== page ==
“I am Richard who seeks to live a purposeful and purpose

filled life up to and through my last breath.”


~ Richard Taylor, PhD, who lived the last ten years of his

purpose filled life with Alzheimer’s dementia


Person-centered practices are deemed the gold standard globally (Institute on Medicine, 2001; World Health Organization, 2007). The roots of person-centeredness originate in the foundational work of Carl Rogers (1949) and his approach to client-centered psychotherapy. Tom Kitwood (1997) applied the person-centered philosophy specifically to dementia stipulating that individuals living with dementia have an enduring sense of self, and maintain feelings, preferences and personality characteristics until the end of life. 


The dominant perception of dementia focuses on cognitive losses and functional impairments rather than a proactive approach based on understanding individual symptoms and identifying strengths for accommodations and strategies to support changing abilities.

Person-centered practices enhance well-being and move away from a limiting medical framework to a broader framework that integrates all aspects of being human (physical, social, emotional, and spiritual).

The international Organisation for Economic Co-operation and Development determined that dementia receives the worst quality of care in the developed world (2015).  Largely this is because dementia is a condition widely misunderstood and stigmatized. Because of the detriments these have to the well-being of individuals and families living with dementia, DAA strongly advocates for adoption of what we call ‘person- and relationship-centered practices’ in all care settings (e.g., home, assisted living, nursing homes, adult day, home care, hospitals, primary care, hospice, and rehab).  Person- and relationship-centered principles go a step beyond person-centered in recognizing that relationships are foundational.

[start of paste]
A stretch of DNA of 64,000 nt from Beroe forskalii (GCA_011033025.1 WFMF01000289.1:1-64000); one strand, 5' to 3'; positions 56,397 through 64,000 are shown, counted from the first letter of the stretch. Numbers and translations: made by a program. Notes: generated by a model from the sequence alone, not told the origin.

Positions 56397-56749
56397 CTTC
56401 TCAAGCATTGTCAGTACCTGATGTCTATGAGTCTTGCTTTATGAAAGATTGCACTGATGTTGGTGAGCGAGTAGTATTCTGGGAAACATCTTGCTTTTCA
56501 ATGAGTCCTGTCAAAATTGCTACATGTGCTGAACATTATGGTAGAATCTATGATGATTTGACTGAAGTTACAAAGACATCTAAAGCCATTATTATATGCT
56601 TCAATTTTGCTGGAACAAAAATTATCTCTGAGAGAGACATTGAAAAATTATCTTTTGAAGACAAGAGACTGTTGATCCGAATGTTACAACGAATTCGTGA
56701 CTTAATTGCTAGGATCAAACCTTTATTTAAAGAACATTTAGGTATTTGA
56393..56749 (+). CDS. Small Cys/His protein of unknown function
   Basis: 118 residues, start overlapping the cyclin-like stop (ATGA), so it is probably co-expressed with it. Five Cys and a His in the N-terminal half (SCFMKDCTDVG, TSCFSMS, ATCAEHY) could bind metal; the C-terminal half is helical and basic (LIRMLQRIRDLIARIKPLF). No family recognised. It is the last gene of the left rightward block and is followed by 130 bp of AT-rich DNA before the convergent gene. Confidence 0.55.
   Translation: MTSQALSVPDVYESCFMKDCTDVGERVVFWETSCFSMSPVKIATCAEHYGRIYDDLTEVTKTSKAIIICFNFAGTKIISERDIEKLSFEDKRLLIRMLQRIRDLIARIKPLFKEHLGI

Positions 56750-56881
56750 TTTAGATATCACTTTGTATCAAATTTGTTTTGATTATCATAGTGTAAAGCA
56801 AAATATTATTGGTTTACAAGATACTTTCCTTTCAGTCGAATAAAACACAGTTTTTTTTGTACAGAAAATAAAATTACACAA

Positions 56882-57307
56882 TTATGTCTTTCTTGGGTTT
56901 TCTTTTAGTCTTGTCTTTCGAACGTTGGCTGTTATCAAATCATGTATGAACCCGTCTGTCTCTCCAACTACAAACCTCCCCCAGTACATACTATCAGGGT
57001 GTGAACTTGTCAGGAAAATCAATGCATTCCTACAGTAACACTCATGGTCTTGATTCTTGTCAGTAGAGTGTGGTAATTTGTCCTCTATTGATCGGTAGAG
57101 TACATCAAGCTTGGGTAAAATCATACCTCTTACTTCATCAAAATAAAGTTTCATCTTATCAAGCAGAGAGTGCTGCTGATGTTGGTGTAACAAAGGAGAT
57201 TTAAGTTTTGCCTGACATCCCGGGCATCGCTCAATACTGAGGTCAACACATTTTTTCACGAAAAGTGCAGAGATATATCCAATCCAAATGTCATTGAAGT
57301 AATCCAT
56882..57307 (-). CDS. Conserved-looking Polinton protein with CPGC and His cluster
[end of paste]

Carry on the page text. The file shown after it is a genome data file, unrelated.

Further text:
DAA partnered with The Eden Alternative in a multi-year effort to collaboratively frame and develop widely accepted standards for person- and relationship-centered dementia support practices to move beyond practices that are an ideal to practices that become the standard.  This project, Raising the Bar: Creating a Better Society in Which to Live With Dementia, worked with individuals and care partners living with dementia as well as a broad and diverse group of interdisciplinary specialists to ensure the project was well informed. 

Raising the Bar: A Practice Guide for Assisted Living Communities will be launched in August 2020.  For additional information,  please contact Karen Love at


Institute on Medicine (2001). Crossing the quality chasm: A new health system for the 21st century. Washington, DC: National Academy Press.

Kitwood, T. (1997). Dementia reconsidered: The person comes first. Maidenhead: Open University Press.

Organisation for Economic Co-operation and Development (2015). Addressing dementia: The OECD response. Paris: OECD.

Rogers, C. (1949). The attitude and orientation of the counselor in client-centered therapy. Journal of Consulting Psychology, 13(2): 82-94.

World Health Organization (2007). WHO global strategy on people-centred and integrated health serviced: Interim report. Geneva, Switzerland: World Health Organization.


Dementia Action Alliance (2016). Living with Dementia: Changing the status quo. Falls Church, VA: Dementia Action Alliance.

Manthorpe, J., and Samsi, K. (2016). Person-centered dementia care: Current perspectives. Clinical Interventions in Aging, 11: 1733-40.

Power, G.A. (2014). Dementia beyond disease. Baltimore, MD: Health Professions Press.

Swaffer, K. (2016). What the hell happened to my brain? London, England: Jessica Kingsley Publishers.

Wilberforce, M., Challis, D., Davies, L., et. al. (2017). Person-centredness in the community care of older people: A literature-based concept synthesis. International Journal of Social Welfare, 26: 86-98.